Happy half birthday little one! We took these pictures of you several days after your actual half birthday as you were a right grumpy moo that day, and definitely not up for photoshoots. But today follows the first night when you have slept through, from an amazing midnight to 6.45 (so, not exactly a lie in for us, but definitely an improvement). And to top everything off, this morning when I got up and said hello to you, you squeaked with giggles at me, despite the fact you've got a bit of a cold at the moment. You are THE BEST.
It's incredible to think that Daphne has been around for half a year already, but at the same time it feels like SO much longer than that. Emotionally, I've experienced more than I had in the previous ten years before she was born put together (and that's saying a lot, considering I got married and divorced in that timeframe!). It's so true all those sickly cliches about motherhood opening up a part of your heart you didn't know existed - I used to roll my eyes at all that stuff, but now I'm the same soppy sucker.
At six months, Daphne is the proud owner of two bottom teeth - the first one came through when she was about five and a half months old, followed by the second just last week. I'd love to get a picture of them but it's really hard - unless she opens her mouth really wide (which usually only happens if she's screaming!) her tongue is always in the way. But they're definitely there, and thank god - because the teething process was as properly horrible as I had anticipated, with lots of nightwaking screaming and suchlike. We resorted to Calpol a few times and it didn't seem to have much of an effect, neither did the teething powders unfortunately. Dentinox teething gel worked quite well the first time I gave it to her smeared on a dummy, but she soon got wise to it and once it was sucked off spat the dummy out and started screaming again. I'm quite dreading the next set of teeth coming through - poor babies, it must be horrible.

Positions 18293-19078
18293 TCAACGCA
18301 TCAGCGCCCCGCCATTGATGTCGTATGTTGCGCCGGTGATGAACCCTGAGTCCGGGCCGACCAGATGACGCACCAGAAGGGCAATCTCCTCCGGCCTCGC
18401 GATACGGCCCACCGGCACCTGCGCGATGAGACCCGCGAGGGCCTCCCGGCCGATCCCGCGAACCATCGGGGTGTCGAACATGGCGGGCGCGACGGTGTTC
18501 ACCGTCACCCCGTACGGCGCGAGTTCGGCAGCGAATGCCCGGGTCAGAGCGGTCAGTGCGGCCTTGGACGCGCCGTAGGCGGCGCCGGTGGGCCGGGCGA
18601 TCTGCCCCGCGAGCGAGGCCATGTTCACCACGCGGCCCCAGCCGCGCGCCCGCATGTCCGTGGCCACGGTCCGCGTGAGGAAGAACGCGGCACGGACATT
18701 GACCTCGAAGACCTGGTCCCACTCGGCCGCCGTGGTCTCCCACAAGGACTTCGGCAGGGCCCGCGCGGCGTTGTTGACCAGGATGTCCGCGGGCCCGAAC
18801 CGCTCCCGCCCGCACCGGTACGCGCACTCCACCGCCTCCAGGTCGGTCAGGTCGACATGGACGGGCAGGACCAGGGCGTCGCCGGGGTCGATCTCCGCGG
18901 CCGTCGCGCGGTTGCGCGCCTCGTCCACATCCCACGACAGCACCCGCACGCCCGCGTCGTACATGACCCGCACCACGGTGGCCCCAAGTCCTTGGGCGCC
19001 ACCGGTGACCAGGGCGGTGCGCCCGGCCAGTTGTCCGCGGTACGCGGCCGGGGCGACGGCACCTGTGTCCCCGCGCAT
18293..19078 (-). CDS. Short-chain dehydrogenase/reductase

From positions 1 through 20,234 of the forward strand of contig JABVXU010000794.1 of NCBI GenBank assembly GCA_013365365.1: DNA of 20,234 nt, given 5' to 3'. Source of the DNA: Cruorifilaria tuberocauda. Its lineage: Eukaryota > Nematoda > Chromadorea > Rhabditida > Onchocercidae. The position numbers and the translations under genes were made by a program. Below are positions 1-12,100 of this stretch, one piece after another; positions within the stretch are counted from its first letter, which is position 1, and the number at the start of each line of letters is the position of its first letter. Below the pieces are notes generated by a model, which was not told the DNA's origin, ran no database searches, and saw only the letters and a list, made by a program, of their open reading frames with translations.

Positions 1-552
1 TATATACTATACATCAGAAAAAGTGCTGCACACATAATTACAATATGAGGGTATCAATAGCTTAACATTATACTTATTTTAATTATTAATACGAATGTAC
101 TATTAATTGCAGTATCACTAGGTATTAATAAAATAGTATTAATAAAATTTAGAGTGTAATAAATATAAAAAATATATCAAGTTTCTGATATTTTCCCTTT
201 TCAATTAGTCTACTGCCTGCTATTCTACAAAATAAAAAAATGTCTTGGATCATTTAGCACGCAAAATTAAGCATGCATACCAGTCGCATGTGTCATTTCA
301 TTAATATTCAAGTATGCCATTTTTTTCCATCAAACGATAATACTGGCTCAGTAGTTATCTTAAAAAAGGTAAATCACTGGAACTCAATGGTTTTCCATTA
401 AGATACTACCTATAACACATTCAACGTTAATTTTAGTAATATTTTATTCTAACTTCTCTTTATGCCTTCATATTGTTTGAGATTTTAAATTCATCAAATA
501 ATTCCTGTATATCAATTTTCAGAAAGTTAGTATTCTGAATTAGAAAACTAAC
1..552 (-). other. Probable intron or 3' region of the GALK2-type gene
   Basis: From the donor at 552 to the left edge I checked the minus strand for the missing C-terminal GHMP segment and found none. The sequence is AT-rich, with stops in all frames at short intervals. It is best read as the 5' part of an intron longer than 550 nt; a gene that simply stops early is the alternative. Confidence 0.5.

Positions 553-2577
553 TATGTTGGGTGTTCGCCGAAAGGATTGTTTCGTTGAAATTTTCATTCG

On the subject of dummies, Daphne has almost completely weaned herself off them. They were quite effective at getting her to sleep when she was younger, but now she usually spits them straight out. Sometimes she likes one if she's in the car seat but I can see that we'll be chucking them away soon. Which is good, in many respects, as I was paranoid about her becoming hooked on them, but bad in the sense that they were really good at settling her in the past, and I have no alternative tricks up my sleeve.
This week though, on the advice of my friend Julia (thanks J!), I started giving her a Jellycat rabbit to cuddle when she goes to bed every night, and I don't know if it's just coincidence or the fact we started a bit of controversial sleep training (more on that next) but since then she's been sleeping much much better. I even noticed she's started sucking on his ear in the middle of the night so he's definitely comforting her. I slept with him for a few nights first (which was quite funny, I came in to see Oli had made the bed with the rabbit 'tucked in' on my side) so that he smelt of me (NICE) and she definitely nuzzled her face against him when I gave him to her. He still needs a name though, as currently we are calling him Bunny. Original much?
So sleep - yes. Daphne was becoming one of those stereotypical nightmare sleepers, waking every hour between 2am and 6am, screaming her head off, and nothing could be done to comfort her. That was the weirdest thing. I would go in, try to cuddle her, or offer her a feed, but still she would scream, like she was angry at me because she wanted to sleep and it was MY FAULT she couldn't. We tried Calpol in case she was in pain, but that didn't help either. It was after one particularly horrendous night, when she was awake from about 8pm until 3.30am, and NOTHING I did settled her, that I decided we had to try something different.